[Presidential Review Directives]


April 16, 1993
Partial Text of PRD-27

SUBJECT: Advanced Telecommunications and Encryption

New developments in telecommunications hold great promise for the American economy - its productivity and global competitiveness. But they also pose risks to the government's ability to enforce laws and protect national security. We must, with some urgency, find new ways to accommodate the government's interests in law enforcement, privacy, national security, productivity and competitiveness.

[omitted text]


The Clinton Administration is committed to the development of an information superhighway and National Information Infrastructure that depends on a developing synergy between telecommunications and computer technologies. Rapid changes in both the telecommunications and computer industries have blurred the traditional gaps that separated these technologies. The result of these changes has significantly improved both our telecommunications infrastructure and computational capability. At the same time many of the technologies that facilitate rapid implementation of these advanced information systems inhibit lawfully authorized electronic surveillance by government agencies. For example, some advanced telecommunications that form the backbone of the information superhighway also nullify the effectiveness of traditional methods of carrying out court authorized wiretaps. The encryption technologies that can be used to protect privacy and business data can also be used by lawbreakers to prevent the government from obtaining contents of information it is authorized to intercept.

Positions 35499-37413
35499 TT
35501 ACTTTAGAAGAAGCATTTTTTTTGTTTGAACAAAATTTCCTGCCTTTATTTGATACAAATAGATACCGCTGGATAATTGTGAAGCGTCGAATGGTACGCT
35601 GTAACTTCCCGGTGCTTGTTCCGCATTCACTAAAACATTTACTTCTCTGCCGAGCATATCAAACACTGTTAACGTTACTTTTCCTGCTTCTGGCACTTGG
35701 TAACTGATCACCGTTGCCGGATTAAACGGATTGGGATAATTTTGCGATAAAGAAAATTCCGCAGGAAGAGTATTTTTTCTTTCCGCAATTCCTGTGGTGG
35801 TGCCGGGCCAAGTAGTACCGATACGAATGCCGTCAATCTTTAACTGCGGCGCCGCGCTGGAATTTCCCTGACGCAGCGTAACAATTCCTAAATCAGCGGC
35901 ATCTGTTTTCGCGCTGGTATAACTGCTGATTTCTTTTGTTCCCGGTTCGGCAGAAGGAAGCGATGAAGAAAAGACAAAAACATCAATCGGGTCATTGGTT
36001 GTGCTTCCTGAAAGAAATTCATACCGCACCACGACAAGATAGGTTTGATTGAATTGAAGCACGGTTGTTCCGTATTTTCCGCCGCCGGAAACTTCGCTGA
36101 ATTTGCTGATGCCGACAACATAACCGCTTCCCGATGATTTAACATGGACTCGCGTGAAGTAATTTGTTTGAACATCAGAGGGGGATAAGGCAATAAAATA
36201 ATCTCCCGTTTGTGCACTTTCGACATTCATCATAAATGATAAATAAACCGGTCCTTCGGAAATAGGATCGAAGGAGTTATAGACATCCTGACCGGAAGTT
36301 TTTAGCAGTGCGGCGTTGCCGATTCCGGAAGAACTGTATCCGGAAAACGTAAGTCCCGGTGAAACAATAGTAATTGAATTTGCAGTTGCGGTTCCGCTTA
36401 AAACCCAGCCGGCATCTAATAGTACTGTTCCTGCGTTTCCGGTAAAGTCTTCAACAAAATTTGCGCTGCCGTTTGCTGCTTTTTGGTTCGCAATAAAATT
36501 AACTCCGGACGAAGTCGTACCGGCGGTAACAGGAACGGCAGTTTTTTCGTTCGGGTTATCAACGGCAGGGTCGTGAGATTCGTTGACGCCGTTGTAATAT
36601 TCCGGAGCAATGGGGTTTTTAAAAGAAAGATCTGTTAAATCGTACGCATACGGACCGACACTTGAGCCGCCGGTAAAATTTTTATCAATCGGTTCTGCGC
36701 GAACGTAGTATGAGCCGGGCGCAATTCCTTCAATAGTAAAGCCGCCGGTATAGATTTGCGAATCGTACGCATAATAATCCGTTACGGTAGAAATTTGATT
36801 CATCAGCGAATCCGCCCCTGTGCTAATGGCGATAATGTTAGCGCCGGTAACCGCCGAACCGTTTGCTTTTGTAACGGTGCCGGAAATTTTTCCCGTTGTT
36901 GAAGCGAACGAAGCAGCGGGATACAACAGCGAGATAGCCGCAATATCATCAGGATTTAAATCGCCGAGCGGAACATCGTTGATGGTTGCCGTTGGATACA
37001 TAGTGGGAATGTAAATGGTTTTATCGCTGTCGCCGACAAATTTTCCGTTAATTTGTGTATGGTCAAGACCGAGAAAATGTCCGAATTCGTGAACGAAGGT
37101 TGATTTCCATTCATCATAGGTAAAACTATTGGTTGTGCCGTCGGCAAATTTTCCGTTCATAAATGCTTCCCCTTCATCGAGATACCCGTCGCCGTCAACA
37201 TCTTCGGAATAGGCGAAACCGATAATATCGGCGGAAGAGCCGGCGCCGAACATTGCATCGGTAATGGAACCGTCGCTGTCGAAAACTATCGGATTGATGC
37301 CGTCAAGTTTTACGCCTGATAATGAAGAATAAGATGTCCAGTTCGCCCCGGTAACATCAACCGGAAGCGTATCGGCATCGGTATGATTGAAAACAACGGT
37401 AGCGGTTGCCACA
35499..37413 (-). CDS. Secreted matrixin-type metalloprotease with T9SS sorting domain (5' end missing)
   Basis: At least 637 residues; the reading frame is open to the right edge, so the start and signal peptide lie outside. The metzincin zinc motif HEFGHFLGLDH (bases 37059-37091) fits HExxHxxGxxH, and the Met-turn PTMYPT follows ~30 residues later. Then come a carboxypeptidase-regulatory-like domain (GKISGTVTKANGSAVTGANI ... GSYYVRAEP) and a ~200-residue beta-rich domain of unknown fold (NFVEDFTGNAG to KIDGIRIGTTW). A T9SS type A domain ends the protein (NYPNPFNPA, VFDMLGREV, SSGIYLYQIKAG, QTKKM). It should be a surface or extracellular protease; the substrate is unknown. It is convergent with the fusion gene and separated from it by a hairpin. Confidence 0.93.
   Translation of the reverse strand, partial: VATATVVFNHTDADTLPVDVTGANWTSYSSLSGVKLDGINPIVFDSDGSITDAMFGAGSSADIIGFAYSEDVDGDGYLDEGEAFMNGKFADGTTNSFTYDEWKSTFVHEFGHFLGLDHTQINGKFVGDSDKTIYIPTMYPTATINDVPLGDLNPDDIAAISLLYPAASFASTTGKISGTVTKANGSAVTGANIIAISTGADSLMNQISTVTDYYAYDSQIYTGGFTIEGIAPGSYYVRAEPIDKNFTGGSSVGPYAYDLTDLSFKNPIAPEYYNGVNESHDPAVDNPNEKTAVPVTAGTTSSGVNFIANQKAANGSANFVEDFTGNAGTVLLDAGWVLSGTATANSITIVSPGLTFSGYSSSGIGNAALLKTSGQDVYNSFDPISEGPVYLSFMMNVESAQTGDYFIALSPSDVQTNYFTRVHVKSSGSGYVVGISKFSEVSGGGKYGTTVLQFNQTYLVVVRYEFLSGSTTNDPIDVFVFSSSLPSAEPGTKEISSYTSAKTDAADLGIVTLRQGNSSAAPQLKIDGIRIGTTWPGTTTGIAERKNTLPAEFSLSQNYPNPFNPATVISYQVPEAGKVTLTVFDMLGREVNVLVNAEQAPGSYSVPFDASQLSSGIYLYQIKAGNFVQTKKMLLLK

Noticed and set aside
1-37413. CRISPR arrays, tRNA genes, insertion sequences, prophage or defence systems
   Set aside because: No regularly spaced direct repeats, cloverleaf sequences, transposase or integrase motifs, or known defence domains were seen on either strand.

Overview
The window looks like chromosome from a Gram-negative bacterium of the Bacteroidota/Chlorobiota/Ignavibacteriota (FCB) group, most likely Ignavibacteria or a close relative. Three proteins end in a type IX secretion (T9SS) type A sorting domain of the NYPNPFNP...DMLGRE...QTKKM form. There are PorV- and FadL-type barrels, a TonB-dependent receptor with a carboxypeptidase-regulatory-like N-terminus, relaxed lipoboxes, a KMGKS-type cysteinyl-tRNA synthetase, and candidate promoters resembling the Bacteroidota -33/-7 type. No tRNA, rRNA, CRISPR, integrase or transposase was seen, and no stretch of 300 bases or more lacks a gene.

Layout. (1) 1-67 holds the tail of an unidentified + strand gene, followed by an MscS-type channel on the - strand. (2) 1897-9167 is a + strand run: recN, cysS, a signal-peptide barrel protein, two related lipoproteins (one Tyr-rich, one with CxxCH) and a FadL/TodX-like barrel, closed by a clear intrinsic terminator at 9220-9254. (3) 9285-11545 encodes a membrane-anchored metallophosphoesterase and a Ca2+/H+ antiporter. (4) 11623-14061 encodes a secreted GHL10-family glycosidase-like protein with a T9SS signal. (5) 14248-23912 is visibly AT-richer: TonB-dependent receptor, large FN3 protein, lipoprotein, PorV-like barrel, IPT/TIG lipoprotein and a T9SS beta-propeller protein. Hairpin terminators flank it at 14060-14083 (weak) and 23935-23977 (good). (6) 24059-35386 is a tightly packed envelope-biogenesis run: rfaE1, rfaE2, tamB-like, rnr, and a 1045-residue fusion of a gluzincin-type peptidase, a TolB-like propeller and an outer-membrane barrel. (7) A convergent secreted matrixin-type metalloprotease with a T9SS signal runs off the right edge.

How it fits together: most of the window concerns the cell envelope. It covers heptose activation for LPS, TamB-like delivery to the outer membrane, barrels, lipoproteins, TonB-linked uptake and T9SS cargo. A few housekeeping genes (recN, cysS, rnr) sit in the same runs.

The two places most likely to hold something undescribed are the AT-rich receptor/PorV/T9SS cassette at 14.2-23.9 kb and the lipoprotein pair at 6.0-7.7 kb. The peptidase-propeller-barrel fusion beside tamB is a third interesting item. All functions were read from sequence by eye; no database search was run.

Telecommunications Technologies

1. [omitted text]

2. What is the impact, including risks and opportunities, of advances in telecommunications services on:

Encryption Technologies

3. [omitted text]

4. What is the impact including risks and opportunities, of advances in encryption technologies on:

Key-Escrow Technique for Encryption

5. What are the uses, domestic and foreign, of the key-escrow technology developed by the government in software, hardware and telecommunications applications? Assess the relative practicality of voluntary versus mandatory uses of this approach? What are the reactions of industry to this approach? What reactions to this encryption approach might be expected from foreign manufacturers and governments. For domestic and foreign licensing of the technology? What institutional agents are feasible for key-escrow safekeeping?

6. Are there unacceptable risks that the key-escrow technique may be readily disabled when implemented in software encryption products? If so, what other possible solutions might assure authorized government access to information protected by software encryption and still afford reasonable encryption protection to software and end-users?

7. [omitted text]

Export Controls

8. [omitted text]


[omitted text]

The following should guide the development of the options: Whether and in what circumstances legislation or other regulation of encryption and advanced telecommunications is warranted; - Whether these interests can be accommodated through (1) cooperative arrangements with manufacturers and telecommunications service providers and those who manufacture and offer encryption services; (2) alternative investigative/collection techniques; (3) technological innovation; (4) international agreements/arrangements; and (5) adjustments to domestic and international standards.

In developing these options, their costs should be provided along with likely reactions of industry, the Congress, foreign manufacturers and governments, and those entities affected by the recommended option. Recommended implementing strategies should be provided.


An IWG will be established by the NSC that will include representatives from all cognizant agencies. The IWG will that there are early and frequent consultations with indus throughout the course of this review, subject to appropria protection of classified information.

/s/ Anthony Lake
Assistant to the President for National Security Affairs